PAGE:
Tuesday, October 21, 2014

first fall

I've just returned from a trip to Dunedin where I presented a paper about Pania Press in the Art+Book symposium organised by Peter Stupples at the Dunedin School of Art. It was a lovely occasion and I met some wonderful makers and designers, and listened to a range of fascinating presentations about the many aspects of book production and publication. Best of all, I saw that publishing (in its many guises) is alive and well in New Zealand. One of the highlights for me was a presentation by Lesley Kaiser on the pop-up books she has produced over the years. She is truly inspirational! If you are interested, you can see an animation of one of Lesley's pop-ups by clicking here.

I took the opportunity to discuss two new Pania Press publications, which were displayed in an exhibition of contemporary book art in the adjoining gallery space at the Dunedin School of Art, beautifully curated by Natalie Poland and Peter Stupples. The images above are installation shots of the Pania Press display.

Four quilted needle case books for Frances Kelly's short story 'First Fall 
Materials: vintage silk kimonos, cotton, wool, bias binding ties, and embroidered fabric labels

First Fall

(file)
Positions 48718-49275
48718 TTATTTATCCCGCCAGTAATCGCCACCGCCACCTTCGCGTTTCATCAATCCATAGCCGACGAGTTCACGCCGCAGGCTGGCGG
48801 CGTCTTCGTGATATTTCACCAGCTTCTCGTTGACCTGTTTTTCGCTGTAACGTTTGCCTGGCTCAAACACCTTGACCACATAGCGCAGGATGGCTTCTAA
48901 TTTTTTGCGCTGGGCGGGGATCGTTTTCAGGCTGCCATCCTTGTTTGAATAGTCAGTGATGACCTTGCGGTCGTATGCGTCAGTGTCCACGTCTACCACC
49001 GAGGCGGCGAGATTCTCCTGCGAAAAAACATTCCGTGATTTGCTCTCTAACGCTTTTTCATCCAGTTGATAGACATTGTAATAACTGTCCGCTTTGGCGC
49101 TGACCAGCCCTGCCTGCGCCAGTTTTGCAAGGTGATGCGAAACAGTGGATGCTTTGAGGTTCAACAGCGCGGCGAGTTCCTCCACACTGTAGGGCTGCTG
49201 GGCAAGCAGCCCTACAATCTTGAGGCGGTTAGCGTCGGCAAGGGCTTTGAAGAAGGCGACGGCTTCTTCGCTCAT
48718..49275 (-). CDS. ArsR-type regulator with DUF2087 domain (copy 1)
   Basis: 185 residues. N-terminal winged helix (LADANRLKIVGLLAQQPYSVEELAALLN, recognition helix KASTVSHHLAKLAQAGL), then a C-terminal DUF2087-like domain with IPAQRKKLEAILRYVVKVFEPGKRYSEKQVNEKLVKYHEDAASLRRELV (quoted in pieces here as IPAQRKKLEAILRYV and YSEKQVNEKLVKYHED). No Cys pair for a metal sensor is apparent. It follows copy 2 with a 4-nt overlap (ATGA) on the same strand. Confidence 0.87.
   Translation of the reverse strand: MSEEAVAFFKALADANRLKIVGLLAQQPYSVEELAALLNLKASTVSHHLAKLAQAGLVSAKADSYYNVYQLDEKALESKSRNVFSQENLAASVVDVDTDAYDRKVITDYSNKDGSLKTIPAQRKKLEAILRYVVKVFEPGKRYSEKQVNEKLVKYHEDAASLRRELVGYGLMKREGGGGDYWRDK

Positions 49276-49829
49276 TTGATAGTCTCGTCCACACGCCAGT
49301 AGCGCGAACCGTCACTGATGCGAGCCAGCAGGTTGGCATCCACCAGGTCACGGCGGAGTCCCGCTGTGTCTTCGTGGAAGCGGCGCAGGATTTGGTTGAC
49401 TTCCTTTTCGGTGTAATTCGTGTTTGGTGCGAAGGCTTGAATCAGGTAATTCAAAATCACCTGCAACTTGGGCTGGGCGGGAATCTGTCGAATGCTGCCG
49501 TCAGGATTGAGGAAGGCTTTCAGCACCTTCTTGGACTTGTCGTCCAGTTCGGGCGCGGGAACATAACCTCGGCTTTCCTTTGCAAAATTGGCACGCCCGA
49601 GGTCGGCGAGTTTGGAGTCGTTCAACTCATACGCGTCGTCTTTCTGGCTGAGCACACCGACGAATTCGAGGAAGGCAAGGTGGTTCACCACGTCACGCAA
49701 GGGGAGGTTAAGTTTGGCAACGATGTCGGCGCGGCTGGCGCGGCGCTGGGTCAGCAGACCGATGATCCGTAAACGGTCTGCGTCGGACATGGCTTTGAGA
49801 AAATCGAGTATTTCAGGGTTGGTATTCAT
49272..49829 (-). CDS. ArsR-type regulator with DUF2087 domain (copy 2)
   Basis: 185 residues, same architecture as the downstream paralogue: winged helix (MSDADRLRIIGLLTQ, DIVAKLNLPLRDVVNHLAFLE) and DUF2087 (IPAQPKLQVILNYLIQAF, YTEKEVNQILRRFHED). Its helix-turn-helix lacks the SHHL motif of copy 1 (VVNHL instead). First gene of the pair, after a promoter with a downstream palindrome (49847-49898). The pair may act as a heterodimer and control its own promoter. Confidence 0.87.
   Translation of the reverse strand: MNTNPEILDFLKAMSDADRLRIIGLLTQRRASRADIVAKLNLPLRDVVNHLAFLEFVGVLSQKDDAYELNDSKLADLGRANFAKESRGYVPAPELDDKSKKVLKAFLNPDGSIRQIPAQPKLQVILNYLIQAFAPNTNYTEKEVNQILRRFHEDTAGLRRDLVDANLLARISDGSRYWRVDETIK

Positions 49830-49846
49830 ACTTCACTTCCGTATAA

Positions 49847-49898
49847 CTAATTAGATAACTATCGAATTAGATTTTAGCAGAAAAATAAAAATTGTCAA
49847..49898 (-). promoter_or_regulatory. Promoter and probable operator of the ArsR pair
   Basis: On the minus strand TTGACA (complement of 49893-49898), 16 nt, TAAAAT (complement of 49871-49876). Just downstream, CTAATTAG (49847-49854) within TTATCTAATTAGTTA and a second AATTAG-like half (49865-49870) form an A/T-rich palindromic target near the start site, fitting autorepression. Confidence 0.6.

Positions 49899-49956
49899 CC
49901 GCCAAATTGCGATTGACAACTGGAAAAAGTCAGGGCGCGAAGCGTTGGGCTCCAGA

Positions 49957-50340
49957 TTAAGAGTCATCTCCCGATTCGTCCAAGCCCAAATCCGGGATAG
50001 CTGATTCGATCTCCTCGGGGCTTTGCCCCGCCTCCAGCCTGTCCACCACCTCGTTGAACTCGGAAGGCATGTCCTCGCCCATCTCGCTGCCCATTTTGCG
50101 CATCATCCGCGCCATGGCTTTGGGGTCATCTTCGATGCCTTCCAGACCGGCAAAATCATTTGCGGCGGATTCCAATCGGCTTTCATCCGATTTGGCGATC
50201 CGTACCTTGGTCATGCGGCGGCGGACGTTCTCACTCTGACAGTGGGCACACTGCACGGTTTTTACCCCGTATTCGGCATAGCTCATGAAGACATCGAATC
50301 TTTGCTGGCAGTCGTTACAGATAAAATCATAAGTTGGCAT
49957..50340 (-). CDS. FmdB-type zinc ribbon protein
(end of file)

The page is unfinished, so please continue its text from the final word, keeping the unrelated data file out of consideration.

Auckland writer and academic Frances Kelly specialises in neo-Victorian literature and wrote her PhD on A.S Byatt’s novel Possession. Fran’s own creative writing is firmly located in this genre. Her interest in the theme of maternity and in the experiences of women in the 19th century feeds into a good deal of her writing. The fact that Fran is related by blood through her maternal line to notorious baby killer Minnie Dean, who was sentenced to death and hanged in 1895, is also tied to her interest in this historical period.

Fran’s story ‘First Fall’ is set in Dunedin in 1866 and tells the story of Sarah Gallagher, a young woman lately arrived from Edinburgh, who is employed to help single women gain suitable work. As the story develops, Sarah, a gifted seamstress, teaches needlework skills to a group of unmarried pregnant women (described as ‘First Falls’) in the care of Mary Magdalene House. The narrative hints that Sarah herself had a baby out of wedlock, which she gave away before departing for New Zealand.

The theme of the story, with its emphasis on needlework as a suitable female accomplishment, determined the design of the book as a quilted needle-case.

In the process of making the edition of 50 needle-case books, Fran told me about an exhibition she’d seen in London in 2010 at The Foundling Museum, formerly The London Foundling Hospital. 

The Threads of Feeling exhibition, curated by John Styles, displayed textile tokens drawn from the 5000 items in the Museum’s collection. The tokens (fabric swatches, small pieces of embroidery, ribbon cockades, wool hearts, pieces of lace and ribbon), were left by destitute mothers with their babies at the Foundling Hospital during the 18th century. 

Many of the pieces were cut in two and one half was given to the mother as a means of correctly identifying her child if she was ever in a position to be able to reclaim her baby. The online exhibition Threads of Feeling can be viewed here. Here are some images of a selection of foundling tokens in the exhibition catalogue: